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Sesame Street Once upon a Monster brings the Double Fine touch to Kinect's hands free controls. The result is a surprisingly unsentimental set of six emotionally engaging and genuinely interesting children's stories.
There aren't many developers who I follow closely, but Double Fine (along with Naughty Dog and Remedy) has been on my radar since the excellent Costume Quest, Stacking and Trenched (now Iron Brigade). While I love Naughty Dog's cinematic productions and Remedy's sense of drama, with Double Fine it's their writing that I really warm to.
They have the ability to take a simple premise (like candy stealing aliens) and inject it with humanity and humour. This turns what could be an arbitrary role play adventure like Costume Quest into an endearing romp through childhood nostalgia. Who better then to take on the thorny task of turning a beloved TV series into a videogame - and a Kinect controlled game at that?
Once Upon a Monster is instantly recognisable as a Double Fine game. From the setup (acted in full by Sesame Street favourite Elmo) through to all six of the different character themed stories the writing and voice work is spot on. There is an attention to detail of the stories themselves that make them believable and engaging.
Seeing the puppet characters rendered on-screen in such fluffy and tactile form is an easy sell for your kids. This is a game that is designed to be played together with your children. It's controlled with the Kinect hands free sensor and any two people can jump in front to play together -- leaving and joining as they want.
It's a simple approach that works well and keeps the controls out the way so you and your child can enjoy the story. This co-operative play may seem like a nice addition, but actually I think this is how you need to play the game. It resolves a tension between gameplay and controller - the stories and challenges are pitched at a three or four year old, but the Kinect controller really works best with six years up.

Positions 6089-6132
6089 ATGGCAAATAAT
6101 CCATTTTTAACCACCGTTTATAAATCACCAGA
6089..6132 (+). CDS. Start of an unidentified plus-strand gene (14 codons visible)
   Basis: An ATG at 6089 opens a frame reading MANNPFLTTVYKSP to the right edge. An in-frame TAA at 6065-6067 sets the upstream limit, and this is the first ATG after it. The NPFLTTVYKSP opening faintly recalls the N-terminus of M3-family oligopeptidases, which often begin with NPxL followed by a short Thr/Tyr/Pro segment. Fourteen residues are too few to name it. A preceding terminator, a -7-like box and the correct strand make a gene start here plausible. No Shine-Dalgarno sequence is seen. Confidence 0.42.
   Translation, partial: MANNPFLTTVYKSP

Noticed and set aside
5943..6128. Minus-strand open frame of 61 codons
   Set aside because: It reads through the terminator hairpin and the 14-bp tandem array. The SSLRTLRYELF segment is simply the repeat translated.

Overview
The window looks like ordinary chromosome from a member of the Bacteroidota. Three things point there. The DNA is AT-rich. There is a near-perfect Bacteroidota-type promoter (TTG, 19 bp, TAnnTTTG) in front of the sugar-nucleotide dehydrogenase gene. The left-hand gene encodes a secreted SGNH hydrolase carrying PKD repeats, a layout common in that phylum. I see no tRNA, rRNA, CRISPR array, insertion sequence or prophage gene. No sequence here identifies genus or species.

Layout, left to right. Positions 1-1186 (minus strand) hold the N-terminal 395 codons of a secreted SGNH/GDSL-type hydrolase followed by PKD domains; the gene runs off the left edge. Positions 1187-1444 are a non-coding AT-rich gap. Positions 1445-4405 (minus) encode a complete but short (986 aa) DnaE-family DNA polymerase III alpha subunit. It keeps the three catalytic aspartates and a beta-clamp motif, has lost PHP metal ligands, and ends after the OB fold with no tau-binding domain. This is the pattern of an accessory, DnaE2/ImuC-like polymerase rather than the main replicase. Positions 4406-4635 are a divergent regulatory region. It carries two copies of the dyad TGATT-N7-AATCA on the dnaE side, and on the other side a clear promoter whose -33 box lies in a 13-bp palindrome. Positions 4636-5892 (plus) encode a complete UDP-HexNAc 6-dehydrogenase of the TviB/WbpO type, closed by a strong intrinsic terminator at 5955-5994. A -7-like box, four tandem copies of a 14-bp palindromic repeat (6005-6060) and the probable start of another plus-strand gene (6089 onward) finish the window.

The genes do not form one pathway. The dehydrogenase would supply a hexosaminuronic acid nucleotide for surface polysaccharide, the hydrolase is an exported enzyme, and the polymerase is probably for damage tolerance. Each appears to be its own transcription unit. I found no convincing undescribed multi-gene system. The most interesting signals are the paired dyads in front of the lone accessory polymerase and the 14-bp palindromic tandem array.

It becomes the best entertainment for the family in front of a console for a long while.
By having a parent and child control the game together many of Kinect's foibles are done away with. The hands free controller works very well for adults and older children, and because both players are contributing to the action there is a real sense that even the youngest (and smallest) members of the family are actually controlling things.
As you play through the game you are led through a series of six stories, each belonging to a particular monster in the story book. Some stand out moments for me (ahem, I mean my four year old) were meeting Shelby and helping sort out his garden, hearing about Tallulah's lost marching band and helping her find them again. Finally, my son would find it remiss of me not to mention his favourite: cheering up Marco by giving him a birthday party (birthdays are big in our house at the moment).
While I must admit to feeling overly sentimental about revisiting the places and people I used to spend time with on Saturday mornings growing up, the game itself never overly indulges the heartstrings. By keeping the focus on what's happening in these particular stories rather than reverting to type (in terms of the Sesame Street characters we know) Once Upon a Monster feels fresh and original. This is something that is very rare in a tie-in game of this sort and reflects the fact that it existed as a Double Fine project before the involvement of the big brand.
Parenting is introducing your progeny to what's sentimental about your childhood.
Like The Gunstringer (and unlike Kinect Fruit Ninja or Leedmees) this is a boxed Kinect game. This means that it is more expensive than a download title. In videogame terms Once Upon a Monster is quite good value -- the quality and depth of the experience as well as replayability justifies the RRP of GBP 29.99. However, if you compare this to books or DVDs I think it can seem quite expensive. Some bonus feature like episodes of the TV show or a secondary game (like The Gunstringer's inclusion of Fruit Ninja) would have made this easier
I remember reading somewhere that parenting is basically introducing your progeny to what's sentimental about your childhood, and that rings true here. Although my kids were happy to play this with me, at times I think I may have been getting more out of it than they were. Either way, I was happy that it opened the door to introduce them to the old TV shows on YouTube the following afternoon.
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